A Hindu fringe group in Tamil Nadu ‘requested’ Tamil superstar Rajinikanth not to play the role of Tipu Sultan

From Rahman to Rajini how intolerant groups create controversies to grab attentionLeft: Rajnikanth, Right: A R Rahman
news Saturday, September 12, 2015 - 18:16

In the past couple of days, we have seen two controversies breaking out that show how regular threats, warnings and moral policing of mainstream cinema have become. 

In Tamil Nadu, a Hindu fringe group, which goes by the name Hindu Munnani, ‘requested’ Tamil superstar Rajinikanth not to play the role of Tipu Sultan in a movie being proposed by a Kannada film producer. And in Mumbai, the Raza Academy has initiated a fatwa against renowned music composer AR Rahman for an Iranian movie on Prophet Muhammad.

The reasons, as the usually do, are sectarian and bizarre. Hindu Munnani believes that a movie valorising a ‘fanatical Muslim’ ruler would be an insult to Tamil as he was anti-Tamil. The Hindu reports that the group also said that it would be an insult to former TN CM MG Ramachandran as he had once said that it was due to Tipu Sultan’s attack that MGR’s family was displaced. Several Hindu fundamentalist groups have held in the past that Tipu was a Muslim tyrant whose rule was against the Hindus.

Raza Academy’s reasons are a bit strange. “We are against the title. People may use it in a bad manner if they don’t like the film, which will mean an insult to the Prophet. The actors have charged money to act in the film and they may have dubious character in real life. How can we Muslims allow such things to happen?” asked Saeed Noorie, chief of Raza Academy, which initiated the fatwa that was issued by Muhammad Akhtar – the chief mufti of Mumbai, according to media reports.

While these two stories have grabbed the attention of national media, there have been several instances in Tamil Nadu, for example, where political or fringe groups have threatened to block the release of movies over hurt sentiments and political causes. From Kamal Hassan to Dhanush, no star is spared of these headaches.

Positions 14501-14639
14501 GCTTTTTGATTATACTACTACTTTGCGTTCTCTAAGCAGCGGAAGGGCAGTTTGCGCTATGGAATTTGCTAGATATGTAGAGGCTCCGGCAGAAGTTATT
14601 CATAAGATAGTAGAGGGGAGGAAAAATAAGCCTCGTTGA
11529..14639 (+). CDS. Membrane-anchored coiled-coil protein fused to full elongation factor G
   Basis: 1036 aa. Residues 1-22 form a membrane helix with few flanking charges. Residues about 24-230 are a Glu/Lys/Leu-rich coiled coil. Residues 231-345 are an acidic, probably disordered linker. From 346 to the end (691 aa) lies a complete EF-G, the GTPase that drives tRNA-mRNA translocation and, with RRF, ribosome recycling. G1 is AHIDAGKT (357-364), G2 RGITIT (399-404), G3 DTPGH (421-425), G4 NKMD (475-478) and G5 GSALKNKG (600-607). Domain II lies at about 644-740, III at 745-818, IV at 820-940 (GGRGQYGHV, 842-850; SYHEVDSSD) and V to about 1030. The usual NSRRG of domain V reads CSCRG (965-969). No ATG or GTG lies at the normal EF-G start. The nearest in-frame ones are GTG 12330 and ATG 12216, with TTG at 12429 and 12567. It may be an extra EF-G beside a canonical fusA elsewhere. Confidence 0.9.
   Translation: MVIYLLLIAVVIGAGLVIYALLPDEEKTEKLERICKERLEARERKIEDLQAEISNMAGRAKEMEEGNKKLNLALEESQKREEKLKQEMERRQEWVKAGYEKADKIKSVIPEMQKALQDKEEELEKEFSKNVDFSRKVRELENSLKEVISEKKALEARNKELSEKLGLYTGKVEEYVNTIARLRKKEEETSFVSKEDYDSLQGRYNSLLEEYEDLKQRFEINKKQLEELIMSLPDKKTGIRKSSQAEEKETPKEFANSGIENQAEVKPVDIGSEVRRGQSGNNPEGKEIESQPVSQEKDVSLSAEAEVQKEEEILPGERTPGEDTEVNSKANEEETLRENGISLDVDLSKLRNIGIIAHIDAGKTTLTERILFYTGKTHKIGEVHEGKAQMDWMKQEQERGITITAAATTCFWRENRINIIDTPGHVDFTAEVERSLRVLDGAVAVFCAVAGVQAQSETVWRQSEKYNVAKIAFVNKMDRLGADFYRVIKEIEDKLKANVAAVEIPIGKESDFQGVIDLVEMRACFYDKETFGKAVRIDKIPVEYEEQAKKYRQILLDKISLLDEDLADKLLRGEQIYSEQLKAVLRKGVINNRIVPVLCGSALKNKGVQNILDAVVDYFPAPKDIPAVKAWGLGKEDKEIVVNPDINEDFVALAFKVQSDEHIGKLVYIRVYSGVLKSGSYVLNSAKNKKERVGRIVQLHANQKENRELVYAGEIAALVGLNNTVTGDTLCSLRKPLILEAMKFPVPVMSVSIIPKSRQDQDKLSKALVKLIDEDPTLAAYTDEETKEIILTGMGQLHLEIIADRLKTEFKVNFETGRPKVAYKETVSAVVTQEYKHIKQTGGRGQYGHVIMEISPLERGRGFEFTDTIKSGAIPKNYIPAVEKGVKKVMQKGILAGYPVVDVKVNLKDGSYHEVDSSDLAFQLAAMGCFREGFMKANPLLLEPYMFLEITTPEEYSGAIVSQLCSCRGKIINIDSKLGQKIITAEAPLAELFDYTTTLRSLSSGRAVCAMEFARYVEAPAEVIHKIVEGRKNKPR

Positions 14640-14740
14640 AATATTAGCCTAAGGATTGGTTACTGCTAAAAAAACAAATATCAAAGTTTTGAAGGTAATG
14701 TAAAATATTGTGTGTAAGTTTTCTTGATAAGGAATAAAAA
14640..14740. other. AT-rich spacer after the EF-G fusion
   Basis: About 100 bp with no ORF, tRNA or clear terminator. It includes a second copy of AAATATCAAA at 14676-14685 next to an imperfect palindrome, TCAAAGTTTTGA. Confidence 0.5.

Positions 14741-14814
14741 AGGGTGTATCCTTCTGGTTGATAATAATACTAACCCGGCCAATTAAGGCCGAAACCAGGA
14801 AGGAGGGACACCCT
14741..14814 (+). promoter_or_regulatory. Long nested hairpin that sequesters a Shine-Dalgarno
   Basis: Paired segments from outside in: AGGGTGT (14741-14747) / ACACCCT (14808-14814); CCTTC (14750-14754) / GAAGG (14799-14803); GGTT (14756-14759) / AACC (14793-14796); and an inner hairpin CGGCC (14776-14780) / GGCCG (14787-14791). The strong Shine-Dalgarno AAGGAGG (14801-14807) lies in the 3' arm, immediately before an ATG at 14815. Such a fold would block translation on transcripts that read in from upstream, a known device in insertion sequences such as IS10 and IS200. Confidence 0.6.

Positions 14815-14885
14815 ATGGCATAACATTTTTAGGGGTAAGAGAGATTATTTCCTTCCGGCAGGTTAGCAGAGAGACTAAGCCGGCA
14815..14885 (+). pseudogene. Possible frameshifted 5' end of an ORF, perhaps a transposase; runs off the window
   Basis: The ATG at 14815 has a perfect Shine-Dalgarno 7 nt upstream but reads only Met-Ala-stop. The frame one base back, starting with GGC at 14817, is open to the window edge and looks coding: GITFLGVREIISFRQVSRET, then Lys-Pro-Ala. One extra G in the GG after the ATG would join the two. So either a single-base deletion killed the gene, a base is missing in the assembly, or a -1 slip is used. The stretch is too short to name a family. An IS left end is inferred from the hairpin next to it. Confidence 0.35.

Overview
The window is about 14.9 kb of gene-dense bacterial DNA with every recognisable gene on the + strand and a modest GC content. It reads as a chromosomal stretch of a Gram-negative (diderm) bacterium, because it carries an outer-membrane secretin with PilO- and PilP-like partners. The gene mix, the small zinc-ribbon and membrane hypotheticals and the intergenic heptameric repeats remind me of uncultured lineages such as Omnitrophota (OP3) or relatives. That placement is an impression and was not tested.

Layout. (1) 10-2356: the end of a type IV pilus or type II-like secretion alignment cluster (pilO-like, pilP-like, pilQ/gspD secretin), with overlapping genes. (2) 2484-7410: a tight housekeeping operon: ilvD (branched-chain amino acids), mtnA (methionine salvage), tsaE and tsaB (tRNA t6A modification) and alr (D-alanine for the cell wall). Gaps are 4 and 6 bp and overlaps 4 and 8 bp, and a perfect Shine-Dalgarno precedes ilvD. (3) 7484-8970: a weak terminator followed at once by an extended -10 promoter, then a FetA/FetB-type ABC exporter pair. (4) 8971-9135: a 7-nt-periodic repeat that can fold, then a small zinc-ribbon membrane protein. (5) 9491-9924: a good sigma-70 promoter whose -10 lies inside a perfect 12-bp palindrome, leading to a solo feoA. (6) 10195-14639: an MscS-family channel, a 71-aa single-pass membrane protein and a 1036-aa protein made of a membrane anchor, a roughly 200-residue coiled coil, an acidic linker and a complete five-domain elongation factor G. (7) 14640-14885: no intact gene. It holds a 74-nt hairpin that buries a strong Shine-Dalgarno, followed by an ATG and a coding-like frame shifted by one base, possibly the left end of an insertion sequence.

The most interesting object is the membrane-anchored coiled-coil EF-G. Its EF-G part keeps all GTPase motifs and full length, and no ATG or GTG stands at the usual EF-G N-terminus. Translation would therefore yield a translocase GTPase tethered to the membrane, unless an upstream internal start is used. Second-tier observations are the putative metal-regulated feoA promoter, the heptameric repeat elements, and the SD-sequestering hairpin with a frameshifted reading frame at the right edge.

But often these protests are not what they seem.

Industry insiders have told The News Minute that in several cases, such protests are attempts to generate publicity for the fringe groups, or even for the movies sometimes. But there have also been threats made in the name of culture, religion or politics only to extort money.

During the controversy surrounding the Tamil movie Kaththi in September 2014, an industry insider had told The News Minute on the condition of anonymity, "It is only understandable what the intentions are when protests intensify when a movie is about to be released. Look at the case of Kaththi, some of those who initially protested against the movie are now silent on the issue of the ban. So it can only be deduced that some sort of an understanding has been reached.”  He further told us as to how money amounting to a few lakhs is paid in most cases to stifle protests.  You can read our story here.

There have also been cases where producers themselves ask fringe groups to make some noise to get free publicity for the movie.

It is quite tragic how the protesting groups, thanks to the media frenzy which ensues, are able to gain enough traction to either bend the will the producers of the movie or extort enough money to let the movie release. In the case of the Raza Academy, the group has even stated that it will reach out to Home Minister Rajnath Singh and External Affairs Minister Sushma Swaraj to demand that the Iranian film be banned in India.

As actress Khushbu pointed out, members of the film industry are also not putting out a united front. “Everybody wants to keep mum on the issue, until it affects them directly, said Khushbu. The problem she says will not be solved till the industry unites against every such instance.


Image courtesy:
Rajnikanth: By Kart777 (Own work) [CC BY 3.0 (http://creativecommons.org/licenses/by/3.0)], via Wikimedia Commons
AR Rahman:By http://www.bollywoodhungama.com [CC BY 3.0 (http://creativecommons.org/licenses/by/3.0)], via Wikimedia Commons